In which genre can you classify a play whose artificial passion sweeps up all the loopholes of its plot into one long rambling drama? Given that one of the main characters in Gina DiIorio’s Apostasy is a televangelist, let's call it a teledrama. Although the play purports to be about apostasy itself, there is no faith to renounce: our hero, the cancer-ridden Sheila Gold, is a Jew-turned-agnostic-turned (because there "are no agnostics on a cancer ward") born-again Christian. And while Sheila plans to donate all her money to her newly-found personal savior, a charismatic televangelist named Dr. Julius Strong, if there's any abandonment of loyalty, it's from Sheila's daughter, Rachel, who refuses to acknowledge Strong as anything other than a con artist.
Director Frances Hill does a decent job of keeping us guessing as to whether or not we can take Dr. Strong seriously, but playwright DiIorio lets the secret slip out in the end, which takes all the doubt out of the play. Considering there's already a dramatic lack of tension, this straightforward conclusion serves only to add another layer of blandness. The set, designed by Roman Tatarowicz, is more interesting than the script: a sterile, waiting-to-die room in a private cottage in Westchester Hospice (complete with televisions built into the wall).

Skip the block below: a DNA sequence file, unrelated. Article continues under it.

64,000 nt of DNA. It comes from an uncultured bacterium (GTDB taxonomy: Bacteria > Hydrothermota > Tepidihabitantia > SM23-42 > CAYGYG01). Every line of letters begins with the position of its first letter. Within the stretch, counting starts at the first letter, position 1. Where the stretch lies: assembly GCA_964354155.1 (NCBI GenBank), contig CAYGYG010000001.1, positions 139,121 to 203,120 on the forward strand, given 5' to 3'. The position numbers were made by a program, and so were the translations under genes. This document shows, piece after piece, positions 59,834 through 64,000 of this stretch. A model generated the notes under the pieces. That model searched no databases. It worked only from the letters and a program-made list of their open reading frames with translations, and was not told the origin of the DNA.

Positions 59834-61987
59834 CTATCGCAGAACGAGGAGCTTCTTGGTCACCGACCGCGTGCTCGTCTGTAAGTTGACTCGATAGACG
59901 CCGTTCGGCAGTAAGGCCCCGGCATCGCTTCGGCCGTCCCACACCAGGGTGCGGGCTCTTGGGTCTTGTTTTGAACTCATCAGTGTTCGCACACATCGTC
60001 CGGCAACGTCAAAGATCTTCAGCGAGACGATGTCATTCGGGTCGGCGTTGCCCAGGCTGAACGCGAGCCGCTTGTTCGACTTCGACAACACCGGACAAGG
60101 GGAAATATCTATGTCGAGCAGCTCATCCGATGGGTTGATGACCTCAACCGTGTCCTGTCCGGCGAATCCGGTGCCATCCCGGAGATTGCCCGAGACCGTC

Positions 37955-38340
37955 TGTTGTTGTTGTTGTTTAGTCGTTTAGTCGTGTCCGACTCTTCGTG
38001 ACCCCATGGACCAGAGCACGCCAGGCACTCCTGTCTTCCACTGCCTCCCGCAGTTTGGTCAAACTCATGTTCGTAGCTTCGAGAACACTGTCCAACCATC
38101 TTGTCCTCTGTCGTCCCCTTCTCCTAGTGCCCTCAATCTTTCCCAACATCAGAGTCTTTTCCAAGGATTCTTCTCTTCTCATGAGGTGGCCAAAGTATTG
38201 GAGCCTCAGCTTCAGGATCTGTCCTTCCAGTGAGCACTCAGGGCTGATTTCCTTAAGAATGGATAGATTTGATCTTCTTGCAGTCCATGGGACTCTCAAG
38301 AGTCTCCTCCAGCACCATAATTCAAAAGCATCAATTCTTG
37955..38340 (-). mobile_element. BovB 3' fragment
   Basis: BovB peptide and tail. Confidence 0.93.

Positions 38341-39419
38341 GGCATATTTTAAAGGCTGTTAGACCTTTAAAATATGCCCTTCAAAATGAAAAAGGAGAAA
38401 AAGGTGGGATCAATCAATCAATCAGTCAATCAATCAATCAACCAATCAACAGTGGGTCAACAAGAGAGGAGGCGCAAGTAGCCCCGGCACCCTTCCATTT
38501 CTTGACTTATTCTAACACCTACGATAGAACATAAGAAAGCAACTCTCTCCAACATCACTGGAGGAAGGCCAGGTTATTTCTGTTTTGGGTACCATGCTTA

Though there are plenty of opportunities for DiIorio to play with the politics of the show – Shelia takes medical marijuana to stoke her appetite, while Rachel works at an abortion-clinic and has received death threats – Apostasy only manages to explore the superficial relationship between a needy woman and a desperate preacher. The relationship is rendered irrelevant in the wake of DiIorio's climactic shouting matches. Perhaps Entropy would've been a more suitable title than Apostasy.